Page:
The world of South Park is full of casual murder and death, with plenty of figures being killed off easily and almost randomly over the years. But there are two major characters in the show who’ve been involved in multiple murders over the years, despite only being children. And yet, each of them has earned more kills than most action heroes do in entire franchises.
But that raises one big question: who has the larger kill count in South Park: Eric Cartman or Butters?
Cartman is a ridiculously evil little boy, often treating any casual insult as a reason to commit terrible crimes. Over the course of the series, Cartman has earned a staggering number of kills — with perhaps his most infamous being during Season 5’s “Scott Tenorman Must Die.” Although he didn’t pull the trigger, he arranged for the “accidental” murders of Scott’s parents (including Scott’s Dad, who was also secretly Cartman’s birth father) and then chopped up their bodies to present to Scott as chili.
Other notorious kills of his include the people he struck with a stolen car in South Park Season 14’s “Poor and Stupid,” gunning down members of the Chinese Mafia in Season 9’s “Wing” and electrocuting multiple immigrants trying to reach the border in Season 15’s “The Last of the Meheecans.” Cartman killed Kenny by accident in Season 4’s “Timmy 2000” and “Helen Keller! The Musical.” He was also legally responsible for his death in Season 5’s “Cartmanland,” resulting in him being sued by the McCormick family. In addition to driving people to suicide, Cartman also befriended a monstrous force and used it to slaughter people across Earth in Season 15’s “Mysterion Rises.” Finally, he caused two passenger planes to crash in Season 17’s “World War Zimmerman,” with almost no survivors in either of them. That episode ended with Cartman openly trying to kill Token, and Kyle referring to Cartman as an unabashed murderer.
Butters is one of the nicer people in South Park, boasting a mix of childish innocence and oblivious kindness that obscures the darker elements of his upbringing and personality. But despite this, Butters actually does have some kills to his name. In South Park Season 8’s “You Got F’ed in the A,” it’s revealed that Butters is a tap-dance prodigy. However, he was traumatized when during a tap dance competition one of his shoes came loose and knocked out the rafters. The resulting chaos led to the deaths of eight people — which Stan later corrects to eleven, as one of the people he killed was pregnant and two others took their own lives in response to the tragedy. By the end of the episode, a similar accident results in Butters killing the OC Dance Crew and their Coach — adding five more bodies to the death toll.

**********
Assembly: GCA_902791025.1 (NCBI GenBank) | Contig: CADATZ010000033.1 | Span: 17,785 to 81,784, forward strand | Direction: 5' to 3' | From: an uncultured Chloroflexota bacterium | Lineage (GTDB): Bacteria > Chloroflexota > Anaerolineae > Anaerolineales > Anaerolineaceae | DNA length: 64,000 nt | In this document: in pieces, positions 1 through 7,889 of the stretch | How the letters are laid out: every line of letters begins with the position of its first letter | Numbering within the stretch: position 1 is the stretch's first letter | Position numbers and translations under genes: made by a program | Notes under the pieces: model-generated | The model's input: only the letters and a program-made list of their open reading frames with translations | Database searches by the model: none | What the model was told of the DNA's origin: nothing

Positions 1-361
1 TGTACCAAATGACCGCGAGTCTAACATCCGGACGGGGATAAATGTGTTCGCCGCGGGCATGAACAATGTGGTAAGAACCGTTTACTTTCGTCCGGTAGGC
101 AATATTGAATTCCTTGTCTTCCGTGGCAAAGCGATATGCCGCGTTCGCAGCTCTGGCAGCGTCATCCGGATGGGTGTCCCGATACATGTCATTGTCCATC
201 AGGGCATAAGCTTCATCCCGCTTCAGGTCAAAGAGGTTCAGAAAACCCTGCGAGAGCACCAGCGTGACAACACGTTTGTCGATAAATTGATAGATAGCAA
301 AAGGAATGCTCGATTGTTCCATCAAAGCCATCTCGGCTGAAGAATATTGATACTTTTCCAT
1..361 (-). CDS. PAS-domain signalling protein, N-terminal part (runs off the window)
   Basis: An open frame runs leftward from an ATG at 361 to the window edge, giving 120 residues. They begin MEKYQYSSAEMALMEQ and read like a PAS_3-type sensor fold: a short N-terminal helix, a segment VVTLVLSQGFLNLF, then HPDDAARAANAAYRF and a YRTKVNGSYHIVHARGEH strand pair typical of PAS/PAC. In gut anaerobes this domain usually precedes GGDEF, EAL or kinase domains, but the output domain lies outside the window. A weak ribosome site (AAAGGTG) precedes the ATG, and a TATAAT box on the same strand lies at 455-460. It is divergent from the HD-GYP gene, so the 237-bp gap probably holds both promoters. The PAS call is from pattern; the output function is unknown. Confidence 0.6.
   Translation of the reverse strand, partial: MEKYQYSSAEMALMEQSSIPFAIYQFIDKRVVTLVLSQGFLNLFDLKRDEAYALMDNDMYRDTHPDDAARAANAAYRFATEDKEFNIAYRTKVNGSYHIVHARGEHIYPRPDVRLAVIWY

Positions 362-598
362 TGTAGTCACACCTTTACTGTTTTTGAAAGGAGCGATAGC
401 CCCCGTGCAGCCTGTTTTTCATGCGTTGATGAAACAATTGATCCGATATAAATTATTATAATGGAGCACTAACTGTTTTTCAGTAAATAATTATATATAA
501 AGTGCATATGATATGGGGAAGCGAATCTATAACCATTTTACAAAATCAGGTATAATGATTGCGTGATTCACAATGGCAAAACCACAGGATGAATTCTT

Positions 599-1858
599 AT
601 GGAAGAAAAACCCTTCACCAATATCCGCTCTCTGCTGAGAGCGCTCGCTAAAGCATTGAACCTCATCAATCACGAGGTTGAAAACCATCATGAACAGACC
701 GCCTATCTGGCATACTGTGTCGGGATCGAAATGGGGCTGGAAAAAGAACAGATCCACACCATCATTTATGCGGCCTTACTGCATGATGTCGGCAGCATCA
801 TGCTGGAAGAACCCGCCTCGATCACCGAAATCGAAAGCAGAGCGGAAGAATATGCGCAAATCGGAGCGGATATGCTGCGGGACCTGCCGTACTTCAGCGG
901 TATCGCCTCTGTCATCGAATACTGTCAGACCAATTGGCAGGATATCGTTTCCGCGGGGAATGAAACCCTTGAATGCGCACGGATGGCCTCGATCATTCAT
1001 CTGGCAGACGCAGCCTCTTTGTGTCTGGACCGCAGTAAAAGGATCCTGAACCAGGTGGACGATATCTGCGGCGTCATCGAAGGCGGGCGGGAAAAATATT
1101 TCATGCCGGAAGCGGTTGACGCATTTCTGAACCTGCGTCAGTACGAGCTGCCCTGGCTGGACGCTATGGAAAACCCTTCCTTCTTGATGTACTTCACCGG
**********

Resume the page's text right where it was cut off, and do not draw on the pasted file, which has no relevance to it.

He can also at least be considered an accessory to Cartman’s crimes in “Poor and Stupid,” and his writing in South Park Season 14’s “The Tale of Scrotie McBoogerballs” inspires a man to kill the Kardashians. In Season 14’s “Sexual Healing,” he and Kyle are convinced to kill an “alien” by President Obama, shooting a man. His most deadly actions, though, come in Season 16’s “Going Native,” where Butters and Kenny briefly relocate to Hawaii. Trying to help his fellow wealthy white vacationers keep the land out of the hands of the United States, Butters hits a golf ball at a cruise ship, striking the captain in the eye. In his pain, the Captain accidentally sets the boat to rise up in the water, which cracks it half and causing it to sink, killing everyone on board.
Determining which of the two characters has a bigger kill count comes down to what one considers applicable to that number. In terms of actual physical intervention resulting in the deaths of others, Butters might have Cartman beat. Cruise ships like the one he sinks in “Going Native” have typical passenger numbers in the thousands. While Cartman has brought down planes with likely triple-digit passenger numbers, that still pale in comparison to Butters’ actions. However, if Cartman’s manipulations can be considered a murderous act in itself, then ordering Cthulhu to kill countless across America in the “Mysterious Rises” arc gives him a clear edge. If malice and forethought are also on the table, then Cartman’s deliberate acts of slaughter make him the much more prolific killer.
While Butters’ many kills were largely accidents, his kill count — which likely hits four digits — may have Cartman beat in terms of sheer number. But there’s no question that Cartman is the crueler and more dangerous killer.